discoposse

Building Dynamic VMTurbo Policies - A rose (or entity) by any other name...

Blog Post created by discoposse Expert on Jul 8, 2015

One of the really cool features of the policy management within VMTurbo is that we can build dynamic groups.  Using regular expressions for searching often causes a collective groan among sysadmins, but luckily we have made the process easier with a quick in-application guide to how to create simple search expressions.

 

Perhaps I want to create separate policies around storage or host affinity that will affect a set of machines.  Creating manual groups can be tedious, and is also prone to error as we may find that the group selection is left as it is without adjustment later on as the virtual infrastructure grows and changes.  Let's use a starter example where we want to add some policies for any machines that are clones because this is a common practice in virtual infrastructures.

 

All your clones are belong to us - Creating the clone membership group

 

Our assumption is that you are using a naming structure in your virtual environment where clones contain the word clone inside them.  This can be anywhere in the name of the object, such as "clone of W2K3", "accounting-clone", "myclone-9-12-2014" or other such names.  The theme here is that the word clone could be anywhere within the name of the VM object, so we have to use a regular expression for our dynamic group.  This is where it gets fun

 

First we head over to the VMTurbo control instance and click on the Policy tab:

 

vmt-policy-screen.png

Within the Policy tab you will select Group Management in the left-hand pane, and in the middle pane you will click the + button to add a new group:

 

vmt-policy-create-group.png

The Group Builder popup requires a name, so we can choose one such as "All VMs Named Clone":

 

vmt-policy-create-group-name.png

Now we click on the Members tab within the Group Builder which lets us choose the grouping method.  We will choose the default which is "Group entities by criteria" and you can see from the drop-down lists that we have some options:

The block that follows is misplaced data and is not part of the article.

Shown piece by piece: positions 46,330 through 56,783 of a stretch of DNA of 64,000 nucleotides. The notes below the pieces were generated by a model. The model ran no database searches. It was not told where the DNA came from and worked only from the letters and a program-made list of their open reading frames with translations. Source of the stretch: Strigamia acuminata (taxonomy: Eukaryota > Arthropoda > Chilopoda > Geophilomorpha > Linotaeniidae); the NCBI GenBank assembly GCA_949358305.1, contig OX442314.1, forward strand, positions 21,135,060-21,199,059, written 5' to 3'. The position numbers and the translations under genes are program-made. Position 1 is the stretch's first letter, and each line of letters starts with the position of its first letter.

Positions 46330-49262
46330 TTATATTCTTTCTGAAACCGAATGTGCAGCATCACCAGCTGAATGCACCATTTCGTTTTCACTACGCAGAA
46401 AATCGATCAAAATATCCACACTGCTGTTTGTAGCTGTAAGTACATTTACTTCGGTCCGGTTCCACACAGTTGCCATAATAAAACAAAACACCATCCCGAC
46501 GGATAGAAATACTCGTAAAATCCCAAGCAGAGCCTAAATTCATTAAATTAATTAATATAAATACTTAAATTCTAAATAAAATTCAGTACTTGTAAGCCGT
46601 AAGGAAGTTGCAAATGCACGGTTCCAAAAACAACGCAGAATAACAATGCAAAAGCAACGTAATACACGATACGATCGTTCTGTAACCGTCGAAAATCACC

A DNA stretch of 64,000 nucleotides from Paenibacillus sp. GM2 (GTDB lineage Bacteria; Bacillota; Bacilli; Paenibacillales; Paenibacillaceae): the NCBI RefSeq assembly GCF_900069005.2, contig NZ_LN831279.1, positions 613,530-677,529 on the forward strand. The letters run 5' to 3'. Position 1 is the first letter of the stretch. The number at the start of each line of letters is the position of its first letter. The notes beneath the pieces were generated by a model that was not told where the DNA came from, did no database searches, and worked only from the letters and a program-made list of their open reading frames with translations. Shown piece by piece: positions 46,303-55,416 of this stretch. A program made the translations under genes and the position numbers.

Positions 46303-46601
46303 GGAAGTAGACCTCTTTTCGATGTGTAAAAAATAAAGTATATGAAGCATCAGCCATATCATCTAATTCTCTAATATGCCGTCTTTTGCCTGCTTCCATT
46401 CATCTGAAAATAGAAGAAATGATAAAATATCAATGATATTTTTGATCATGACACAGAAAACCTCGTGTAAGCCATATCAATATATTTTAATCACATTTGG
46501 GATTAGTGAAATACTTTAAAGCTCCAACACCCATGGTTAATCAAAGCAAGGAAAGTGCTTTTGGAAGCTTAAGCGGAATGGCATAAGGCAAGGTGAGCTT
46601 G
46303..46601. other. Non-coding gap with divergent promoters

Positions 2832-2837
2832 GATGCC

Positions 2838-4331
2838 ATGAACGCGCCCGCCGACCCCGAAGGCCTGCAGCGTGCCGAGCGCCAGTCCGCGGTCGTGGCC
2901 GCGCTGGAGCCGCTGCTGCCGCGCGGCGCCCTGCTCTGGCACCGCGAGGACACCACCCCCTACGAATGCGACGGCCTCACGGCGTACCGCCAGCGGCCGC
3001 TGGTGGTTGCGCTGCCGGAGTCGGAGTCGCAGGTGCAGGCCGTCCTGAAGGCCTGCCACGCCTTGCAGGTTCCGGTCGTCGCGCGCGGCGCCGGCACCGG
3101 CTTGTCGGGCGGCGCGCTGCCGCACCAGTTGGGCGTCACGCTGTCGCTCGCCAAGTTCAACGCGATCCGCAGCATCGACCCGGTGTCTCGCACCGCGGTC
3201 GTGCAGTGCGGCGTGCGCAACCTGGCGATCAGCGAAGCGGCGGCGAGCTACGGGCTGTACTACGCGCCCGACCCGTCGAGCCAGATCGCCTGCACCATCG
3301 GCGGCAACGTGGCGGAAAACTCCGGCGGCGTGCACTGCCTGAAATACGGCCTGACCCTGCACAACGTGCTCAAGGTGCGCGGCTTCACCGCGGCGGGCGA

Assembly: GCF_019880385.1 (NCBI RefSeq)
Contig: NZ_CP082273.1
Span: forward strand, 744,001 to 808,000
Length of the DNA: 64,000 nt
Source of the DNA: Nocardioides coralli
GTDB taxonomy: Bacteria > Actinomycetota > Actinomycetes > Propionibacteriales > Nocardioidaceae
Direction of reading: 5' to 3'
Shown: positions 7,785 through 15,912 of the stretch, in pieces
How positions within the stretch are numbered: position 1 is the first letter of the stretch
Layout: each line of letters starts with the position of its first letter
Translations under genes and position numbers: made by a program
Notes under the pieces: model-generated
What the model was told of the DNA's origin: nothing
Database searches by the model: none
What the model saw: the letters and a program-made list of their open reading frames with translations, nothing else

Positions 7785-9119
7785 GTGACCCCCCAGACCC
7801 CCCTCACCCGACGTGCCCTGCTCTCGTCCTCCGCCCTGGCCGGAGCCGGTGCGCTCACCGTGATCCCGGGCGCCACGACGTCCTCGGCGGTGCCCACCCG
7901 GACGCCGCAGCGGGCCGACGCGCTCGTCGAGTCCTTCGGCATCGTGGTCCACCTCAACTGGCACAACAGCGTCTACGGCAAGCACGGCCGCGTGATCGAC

vmt-policy-droplist-search.png

We will choose by name in the "Choose search criterion..." drop-down, and in the "Search for:" drop-down we will use Virtual Machines:

vmt-policy-droplist-searchby.png

Before you get started, you can click the ? button beside the regular expression selection which shows us some examples of how to build a search phrase:

vmt-policy-regex.png

A common mistake made with regular expressions is that we can forget to put the wildcards in the right place.  For our example where we want to include the name "clone" we can start by searching for .*clone and let's see the results by clicking the "Find Matches:" button:

vmt-policy-search-endsinclone.png

You can see the results window contains six objects based on this criteria, but in our sample infrastructure, we know that there are more.  Because we used .*clone as our search expression, it is only searching for virtual machines where clone is the end of the name.  In order to make sure we are searching for "clone" anywhere in the name, we use .*clone.* instead:

vmt-policy-search-allclones.png

That's much better!  Now we can see that our group contains more members that include those where "clone" is anywhere within the name of the object.

 

Click on the "Create Group" button and you are all set!  In order to view the newly created group, expand the "My Groups" twisty on our Policy tab and you can see the properties of the "All VMs Named Clone" in the right hand pane when we select the group.  This is where we can edit the group as needed in future:

vmt-policy-completed-group.png

This is important because it means that as new virtual machines are created with clone in the name, they will be dynamically added to this group.

 

Now that we have our dynamic group created, we can apply any VMTurbo policies to the group and we will be sure that it applies to the appropriate group, and will dynamically adjust as virtual machines are added to the environment.

 

It's just that easy

Outcomes